B.C. Civil Resolution Tribunal Says Smokers Didn’t Have a Right to Smoke
In the case of The Owners, Strata Plan NES2613 v. Ramsay, the B.C. Civil Resolution Tribunal ordered the residents of one of the units to stop smoking in their unit.
The strata corporation had passed a bylaw against smoking. The bylaw said that a resident could not smoke in any interior space, including within the units, or on exterior common property within 3 meters of a door, window, or air intake.
The occupants of one of the units argued that the by-law should not apply to them for various reasons:
- First, the occupants said that the by-law should not apply to them because they entered into occupancy of their unit long before the by-law was passed. The Tribunal rejected this argument. The Tribunal said that “in the absence of an explicit exemption for existing smokers” (ie. a legacy exemption), the by-law applied to all residents.
- Next, the occupants said that their tenancy agreement (with their landlord) permitted them to smoke. The Tribunal again rejected this argument. The Tribunal said that the tenancy agreement governs the legal relationship of the occupants with their landlord, not with the strata corporation.
- Finally, one of the occupants claimed that they were required to smoke in the unit due to nicotine addiction and because mobility issues prevented them from smoking outside the unit. The Tribunal held that there was no evidence of a need to smoke in the unit. The Tribunal said:
Even if I did accept that Mrs. Ramsay is addicted to nicotine, I would still find that the Ramsays have not proven that the strata must allow her to smoke inside, contrary to bylaw 31.2. This is because there is no evidence that Mrs. Ramsay must smoke to manage any nicotine addiction. Under the Code, disabled persons are not entitled to perfect accommodation. The strata must only provide a reasonable accommodation that balances Mrs. Ramsay’s interests with the interests of other residents. Here, there is evidence that second-hand smoke from the Ramsays’ apartment has had a detrimental impact on other residents, including one with a physical disability that made them particularly sensitive to second-hand smoke. I find that the Ramsays have not proven that Mrs. Ramsay cannot manage any nicotine addiction in ways that do not involve smoking, such as by using nicotine replacements like patches or gum.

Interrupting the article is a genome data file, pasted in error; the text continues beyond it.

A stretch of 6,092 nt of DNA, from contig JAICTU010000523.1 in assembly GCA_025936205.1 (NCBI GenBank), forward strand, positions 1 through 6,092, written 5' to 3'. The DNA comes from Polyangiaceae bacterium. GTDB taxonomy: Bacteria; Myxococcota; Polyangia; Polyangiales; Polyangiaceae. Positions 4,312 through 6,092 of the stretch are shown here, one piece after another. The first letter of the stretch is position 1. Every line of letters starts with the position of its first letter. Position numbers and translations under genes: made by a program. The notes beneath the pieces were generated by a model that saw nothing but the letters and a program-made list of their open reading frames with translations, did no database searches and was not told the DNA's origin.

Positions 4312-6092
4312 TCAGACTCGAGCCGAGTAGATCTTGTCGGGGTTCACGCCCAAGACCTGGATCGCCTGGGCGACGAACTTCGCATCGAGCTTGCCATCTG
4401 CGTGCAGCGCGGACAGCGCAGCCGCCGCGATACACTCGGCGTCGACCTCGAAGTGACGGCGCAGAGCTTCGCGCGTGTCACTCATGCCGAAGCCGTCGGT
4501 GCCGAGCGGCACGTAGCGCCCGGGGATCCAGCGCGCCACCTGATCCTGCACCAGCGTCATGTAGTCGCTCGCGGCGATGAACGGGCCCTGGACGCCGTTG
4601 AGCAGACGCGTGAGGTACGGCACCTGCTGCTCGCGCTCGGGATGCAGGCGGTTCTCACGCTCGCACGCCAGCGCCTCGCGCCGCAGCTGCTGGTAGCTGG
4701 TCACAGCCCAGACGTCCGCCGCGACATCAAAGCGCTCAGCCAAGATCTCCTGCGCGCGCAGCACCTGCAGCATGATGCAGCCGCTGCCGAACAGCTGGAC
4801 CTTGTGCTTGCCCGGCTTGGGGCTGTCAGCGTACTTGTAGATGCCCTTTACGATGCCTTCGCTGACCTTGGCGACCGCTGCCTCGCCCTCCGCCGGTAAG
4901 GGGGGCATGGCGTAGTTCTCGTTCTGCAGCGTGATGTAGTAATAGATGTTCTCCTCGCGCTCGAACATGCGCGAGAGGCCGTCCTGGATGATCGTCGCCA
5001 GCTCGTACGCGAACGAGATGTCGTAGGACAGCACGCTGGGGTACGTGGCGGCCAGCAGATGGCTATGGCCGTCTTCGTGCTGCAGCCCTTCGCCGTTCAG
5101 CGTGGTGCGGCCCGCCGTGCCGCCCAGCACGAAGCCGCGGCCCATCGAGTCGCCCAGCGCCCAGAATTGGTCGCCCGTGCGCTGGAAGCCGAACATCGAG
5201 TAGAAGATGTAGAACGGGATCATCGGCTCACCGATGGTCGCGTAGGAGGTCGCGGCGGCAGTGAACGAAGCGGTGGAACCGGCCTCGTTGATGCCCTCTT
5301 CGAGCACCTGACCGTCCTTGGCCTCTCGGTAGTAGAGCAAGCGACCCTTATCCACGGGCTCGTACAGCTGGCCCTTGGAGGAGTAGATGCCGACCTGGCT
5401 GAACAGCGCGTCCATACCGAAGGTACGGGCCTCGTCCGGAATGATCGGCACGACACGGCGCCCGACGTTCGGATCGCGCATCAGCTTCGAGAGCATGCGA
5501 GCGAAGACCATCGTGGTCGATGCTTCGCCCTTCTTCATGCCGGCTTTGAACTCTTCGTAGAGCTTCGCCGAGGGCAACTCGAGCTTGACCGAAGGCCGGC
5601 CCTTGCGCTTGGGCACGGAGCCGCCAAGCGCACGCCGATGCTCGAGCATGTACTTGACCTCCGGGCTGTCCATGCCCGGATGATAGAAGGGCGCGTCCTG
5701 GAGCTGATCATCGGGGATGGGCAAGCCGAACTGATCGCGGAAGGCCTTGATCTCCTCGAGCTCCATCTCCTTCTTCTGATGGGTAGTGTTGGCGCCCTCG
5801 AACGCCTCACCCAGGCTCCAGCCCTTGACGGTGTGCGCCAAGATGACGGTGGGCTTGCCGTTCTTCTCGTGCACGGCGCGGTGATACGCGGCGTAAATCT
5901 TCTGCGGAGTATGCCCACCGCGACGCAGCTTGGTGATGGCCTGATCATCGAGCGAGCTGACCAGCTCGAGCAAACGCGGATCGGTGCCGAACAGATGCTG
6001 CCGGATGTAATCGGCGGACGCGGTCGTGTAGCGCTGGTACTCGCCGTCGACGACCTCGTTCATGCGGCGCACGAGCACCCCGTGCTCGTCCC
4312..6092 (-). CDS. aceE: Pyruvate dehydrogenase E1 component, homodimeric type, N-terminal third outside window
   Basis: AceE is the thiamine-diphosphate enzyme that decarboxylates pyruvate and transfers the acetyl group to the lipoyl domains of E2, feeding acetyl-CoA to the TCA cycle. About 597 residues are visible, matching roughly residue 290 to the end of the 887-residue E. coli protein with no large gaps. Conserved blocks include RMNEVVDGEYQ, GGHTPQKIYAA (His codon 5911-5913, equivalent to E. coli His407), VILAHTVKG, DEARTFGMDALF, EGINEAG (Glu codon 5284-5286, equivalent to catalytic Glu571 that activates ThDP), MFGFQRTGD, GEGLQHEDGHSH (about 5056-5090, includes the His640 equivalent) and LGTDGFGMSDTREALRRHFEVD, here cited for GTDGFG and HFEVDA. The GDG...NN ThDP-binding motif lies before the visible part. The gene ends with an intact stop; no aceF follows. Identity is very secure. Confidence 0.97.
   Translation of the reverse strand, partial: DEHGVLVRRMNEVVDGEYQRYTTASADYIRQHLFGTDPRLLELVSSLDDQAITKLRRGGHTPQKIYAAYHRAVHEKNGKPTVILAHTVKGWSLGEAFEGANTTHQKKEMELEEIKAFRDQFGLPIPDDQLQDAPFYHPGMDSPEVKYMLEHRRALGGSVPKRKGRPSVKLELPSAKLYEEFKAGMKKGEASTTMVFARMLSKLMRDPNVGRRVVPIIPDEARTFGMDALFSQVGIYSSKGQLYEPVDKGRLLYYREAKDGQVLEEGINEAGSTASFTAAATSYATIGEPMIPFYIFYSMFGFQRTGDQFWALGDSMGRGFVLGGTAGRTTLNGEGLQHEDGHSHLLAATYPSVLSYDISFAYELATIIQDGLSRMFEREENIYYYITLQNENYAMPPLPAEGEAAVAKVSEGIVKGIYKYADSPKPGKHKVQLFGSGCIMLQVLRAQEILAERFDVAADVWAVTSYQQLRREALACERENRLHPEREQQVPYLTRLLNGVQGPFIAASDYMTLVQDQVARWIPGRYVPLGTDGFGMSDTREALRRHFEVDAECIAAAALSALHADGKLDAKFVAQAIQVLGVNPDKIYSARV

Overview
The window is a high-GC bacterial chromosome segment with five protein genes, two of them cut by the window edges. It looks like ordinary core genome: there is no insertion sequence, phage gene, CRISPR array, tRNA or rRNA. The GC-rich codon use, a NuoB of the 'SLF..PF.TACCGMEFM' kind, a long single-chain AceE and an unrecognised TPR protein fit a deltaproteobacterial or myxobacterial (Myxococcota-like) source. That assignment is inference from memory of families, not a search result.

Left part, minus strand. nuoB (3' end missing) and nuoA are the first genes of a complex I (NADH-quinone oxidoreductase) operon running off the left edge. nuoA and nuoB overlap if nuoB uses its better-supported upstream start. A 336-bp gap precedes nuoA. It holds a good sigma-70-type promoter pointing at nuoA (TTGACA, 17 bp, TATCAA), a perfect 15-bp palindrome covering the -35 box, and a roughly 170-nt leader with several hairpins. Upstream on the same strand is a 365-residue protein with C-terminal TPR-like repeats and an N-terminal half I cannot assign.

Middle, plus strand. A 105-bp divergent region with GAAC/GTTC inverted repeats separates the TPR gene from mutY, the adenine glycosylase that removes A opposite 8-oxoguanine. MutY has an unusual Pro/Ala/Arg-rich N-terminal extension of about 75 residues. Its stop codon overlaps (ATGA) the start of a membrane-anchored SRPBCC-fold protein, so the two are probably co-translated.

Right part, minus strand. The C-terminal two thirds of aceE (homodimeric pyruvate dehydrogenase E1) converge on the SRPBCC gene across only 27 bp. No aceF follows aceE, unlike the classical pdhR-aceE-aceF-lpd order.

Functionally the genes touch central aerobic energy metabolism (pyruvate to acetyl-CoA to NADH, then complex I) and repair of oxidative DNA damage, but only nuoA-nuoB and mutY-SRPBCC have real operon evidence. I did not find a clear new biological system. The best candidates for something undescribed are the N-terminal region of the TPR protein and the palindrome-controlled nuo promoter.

The Tribunal said that the occupant had no right to smoke under the B.C. Human Rights Code.
The Tribunal ordered the occupants to stop smoking in their unit.
In my view, this B.C. decision nicely summarizes the principles that apply to the enforcement of a “no smoking” provision. [In British Columbia, such a provision may be found in the by-laws of the strata corporation. In Ontario, such a provision may be found in the Declaration or Rules of the condominium corporation.]
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